Cover image for The rainbow fairy book ; a selection of outstanding fairy tales from the color fairy books
The rainbow fairy book ; a selection of outstanding fairy tales from the color fairy books
Lang, Andrew, 1844-1912, editor.
Uniform Title:
More favourite fairy tales
Publication Information:
New York : Schocken Books, 1977.

Physical Description:
252 pages : illustrations ; 21 cm
"This collection of thirty-seven tales is drawn from the famous color fairy books of Andrew Lang that were originally published between 1889 and 1910."
General Note:
British ed. published under title: More favourite fairy tales.
Subject Term:
Format :

On Order


Author Notes

Andrew Lang was born at Selkirk in Scotland on March 31, 1844. He was a historian, poet, novelist, journalist, translator, and anthropologist, in connection with his work on literary texts. He was educated at Edinburgh Academy, St. Andrews University, and Balliol College, Oxford University, becoming a fellow at Merton College. His poetry includes Ballads and Lyrics of Old France (1872), Ballades in Blue China (1880--81), and Grass of Parnassus (1888--92). His anthropology and his defense of the value of folklore as the basis of religion is expressed in his works Custom and Myth (1884), Myth, Ritual and Religion (1887), and The Making of Religion (1898). He also translated Homer and critiqued James G. Frazer's views of mythology as expressed in The Golden Bough. He was considered a good historian, with a readable narrative style and knowledge of the original sources including his works A History of Scotland (1900-7), James VI and the Gowrie Mystery (1902), and Sir George Mackenzie (1909). He was one of the most important collectors of folk and fairy tales. His collections of Fairy books, including The Blue Fairy Book, preserved and handed down many of the better-known folk tales from the time. He died of angina pectoris on July 20, 1912.

(Bowker Author Biography)

Reviews 2

Booklist Review

Gr. 4-6, younger for reading aloud. These 31 folktales and fairy tales were selected by artist Hague from Lang's Colored Fairy Books. Included are many of the more traditional tales from Andersen, the Brothers Grimm, and Perrault--among them, "The Steadfast Tin Soldier," "Rumpelstiltskin," and "Cinderella." Hague also gives a nod toward cultural inclusiveness, incorporating such tales as "The Snake Prince" from India, "The Hero Makoma" from Zimbabwe, and "Hok Lee and the Dwarfs" from China. The majority of the tales can easily be located in other collections, but they won't be so easily found grouped together as they are in this fine book. Hague has a real talent for recalling the feeling of the old masters who illustrated child~ren's books, and he surpasses himself here with 23 full-color plates and 41 black-and-white pencil drawings. The juxtaposition of well-known and lesser-known tales with such handsome artwork results in a strong anthology that will have a multitude of uses. ~--Janice Del Negro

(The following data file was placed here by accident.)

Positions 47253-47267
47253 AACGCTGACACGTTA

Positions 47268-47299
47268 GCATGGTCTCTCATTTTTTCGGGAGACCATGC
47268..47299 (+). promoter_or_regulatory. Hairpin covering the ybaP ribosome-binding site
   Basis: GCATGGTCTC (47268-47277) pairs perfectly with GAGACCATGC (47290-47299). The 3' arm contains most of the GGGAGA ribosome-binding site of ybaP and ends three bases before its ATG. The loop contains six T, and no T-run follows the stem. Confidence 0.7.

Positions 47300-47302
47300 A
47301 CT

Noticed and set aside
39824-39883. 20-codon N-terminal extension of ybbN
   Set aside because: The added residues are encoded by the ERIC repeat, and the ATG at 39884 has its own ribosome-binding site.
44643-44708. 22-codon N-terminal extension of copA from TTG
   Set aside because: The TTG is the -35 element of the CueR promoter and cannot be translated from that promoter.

School Library Journal Review

Gr 3 Up-Thirty-one stories from Lang's various color fairy-tale books have been brought together in this lavishly produced volume. With a few exceptions, the selections are the best known European fairy tales, such as ``Little Red Riding Hood,'' ``The Three Pigs,'' and ``Cinderella.'' The watercolor illustrations look as if Hague has tried to re-create the appearance of a fairy-tale anthology from an earlier era. The success is mixed. The colors are dense and have a peculiar garish yet blurred quality. The pencil drawings are more enticing and lively. They are skillfully done with a light and airy touch which, nevertheless, makes the most of the grotesqueries of the tales. The stories are readily available in single volumes or other collections, and the illustrations are not exciting enough to justify a first purchase. The effect of the whole is of a coffee-table book for children.-Karen James, Louisville Free Public Library, KY (c) Copyright 2010. Library Journals LLC, a wholly owned subsidiary of Media Source, Inc. No redistribution permitted.